I might write on that experience soon, and also explain why it's appropriate to take a mini-holiday in the still-overwhelming second week of the term. For now, a link from Tyler: a review of Wendy Doniger's latest book in the New York Times. Only one paragraph actually talks about the book, and that is this one:
Such is the spirit of wry playfulness that can be found in Ms. Doniger's work, and certainly throughout this new book, which almost gleefully catalogs myths and movies and plots about characters who disguise themselves as themselves. There is Hermione in Shakespeare's "Winter's Tale," who pretends to be a dead woman pretending to be a live woman. There is Kim Novak's character in Hitchcock's "Vertigo," who is covered with so many self-reflexive masks that only at the end does James Stewart see the awful truth. And there are Indian stories of Shiva and his wife, Parvati, whose identities refract over multiple incarnations. Through it all are hints of sexuality misdirected and redirected, sexuality that tricks or reveals.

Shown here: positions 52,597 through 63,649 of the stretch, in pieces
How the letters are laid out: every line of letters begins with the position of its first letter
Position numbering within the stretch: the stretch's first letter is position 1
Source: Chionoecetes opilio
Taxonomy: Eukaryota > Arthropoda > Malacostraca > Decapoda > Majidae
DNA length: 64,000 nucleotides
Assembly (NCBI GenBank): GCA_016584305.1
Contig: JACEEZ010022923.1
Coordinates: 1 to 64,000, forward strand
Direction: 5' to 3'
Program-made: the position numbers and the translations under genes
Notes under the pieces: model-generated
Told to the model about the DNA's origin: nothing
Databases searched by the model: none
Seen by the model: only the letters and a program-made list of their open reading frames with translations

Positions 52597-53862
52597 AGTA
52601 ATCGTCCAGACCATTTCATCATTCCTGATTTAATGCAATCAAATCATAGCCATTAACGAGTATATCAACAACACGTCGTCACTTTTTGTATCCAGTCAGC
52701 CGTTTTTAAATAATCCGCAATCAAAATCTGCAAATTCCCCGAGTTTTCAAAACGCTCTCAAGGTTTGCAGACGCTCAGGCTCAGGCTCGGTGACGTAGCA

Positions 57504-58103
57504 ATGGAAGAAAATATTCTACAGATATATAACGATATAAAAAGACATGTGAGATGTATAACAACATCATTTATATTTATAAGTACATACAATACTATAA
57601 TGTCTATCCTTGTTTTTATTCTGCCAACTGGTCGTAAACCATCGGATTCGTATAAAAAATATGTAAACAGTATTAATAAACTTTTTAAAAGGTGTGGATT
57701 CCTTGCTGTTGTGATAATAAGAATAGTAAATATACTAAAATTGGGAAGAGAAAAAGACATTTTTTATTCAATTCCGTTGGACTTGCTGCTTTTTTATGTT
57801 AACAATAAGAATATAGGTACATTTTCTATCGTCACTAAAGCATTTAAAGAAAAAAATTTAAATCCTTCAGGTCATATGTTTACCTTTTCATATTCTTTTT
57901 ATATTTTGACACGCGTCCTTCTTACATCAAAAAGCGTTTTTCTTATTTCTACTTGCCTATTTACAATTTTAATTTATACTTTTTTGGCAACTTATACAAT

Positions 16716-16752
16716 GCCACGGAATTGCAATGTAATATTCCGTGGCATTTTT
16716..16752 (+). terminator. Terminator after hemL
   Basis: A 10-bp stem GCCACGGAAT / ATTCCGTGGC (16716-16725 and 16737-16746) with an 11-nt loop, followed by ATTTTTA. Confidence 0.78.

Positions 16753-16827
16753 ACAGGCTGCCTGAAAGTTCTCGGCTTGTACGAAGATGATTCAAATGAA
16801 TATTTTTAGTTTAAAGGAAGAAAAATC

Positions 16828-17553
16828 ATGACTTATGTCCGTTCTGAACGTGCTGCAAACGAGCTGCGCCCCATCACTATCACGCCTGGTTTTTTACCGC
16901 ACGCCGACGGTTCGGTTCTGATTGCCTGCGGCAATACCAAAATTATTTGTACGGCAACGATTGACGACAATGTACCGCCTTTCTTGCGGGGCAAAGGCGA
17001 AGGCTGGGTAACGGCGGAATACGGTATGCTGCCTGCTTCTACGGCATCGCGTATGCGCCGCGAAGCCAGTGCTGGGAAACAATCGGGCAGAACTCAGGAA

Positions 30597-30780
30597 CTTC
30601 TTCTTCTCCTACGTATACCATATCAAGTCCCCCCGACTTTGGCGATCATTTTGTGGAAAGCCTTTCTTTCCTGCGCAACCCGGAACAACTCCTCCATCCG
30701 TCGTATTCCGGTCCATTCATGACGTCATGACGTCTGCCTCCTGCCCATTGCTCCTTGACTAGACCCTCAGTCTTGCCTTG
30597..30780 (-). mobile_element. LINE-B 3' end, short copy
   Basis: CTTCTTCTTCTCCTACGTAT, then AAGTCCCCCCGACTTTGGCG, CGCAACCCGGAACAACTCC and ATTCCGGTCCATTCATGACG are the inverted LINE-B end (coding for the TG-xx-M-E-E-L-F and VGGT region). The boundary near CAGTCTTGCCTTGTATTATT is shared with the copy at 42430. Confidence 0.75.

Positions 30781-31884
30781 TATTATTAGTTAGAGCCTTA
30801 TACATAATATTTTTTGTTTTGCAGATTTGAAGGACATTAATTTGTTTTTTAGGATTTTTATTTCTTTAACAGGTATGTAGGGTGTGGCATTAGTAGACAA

That's it; the new book doesn't seem to elicit a lot of attention or direct interest. In fact, the reviewer devotes the remainder of the review to Wendy Doniger's encounters with the self-appointed Defender of Hinduism, Mr. Rajiv Malhotra.
(I've written on Malhotra's anti-Doniger crusade a couple of times (start here, if interested)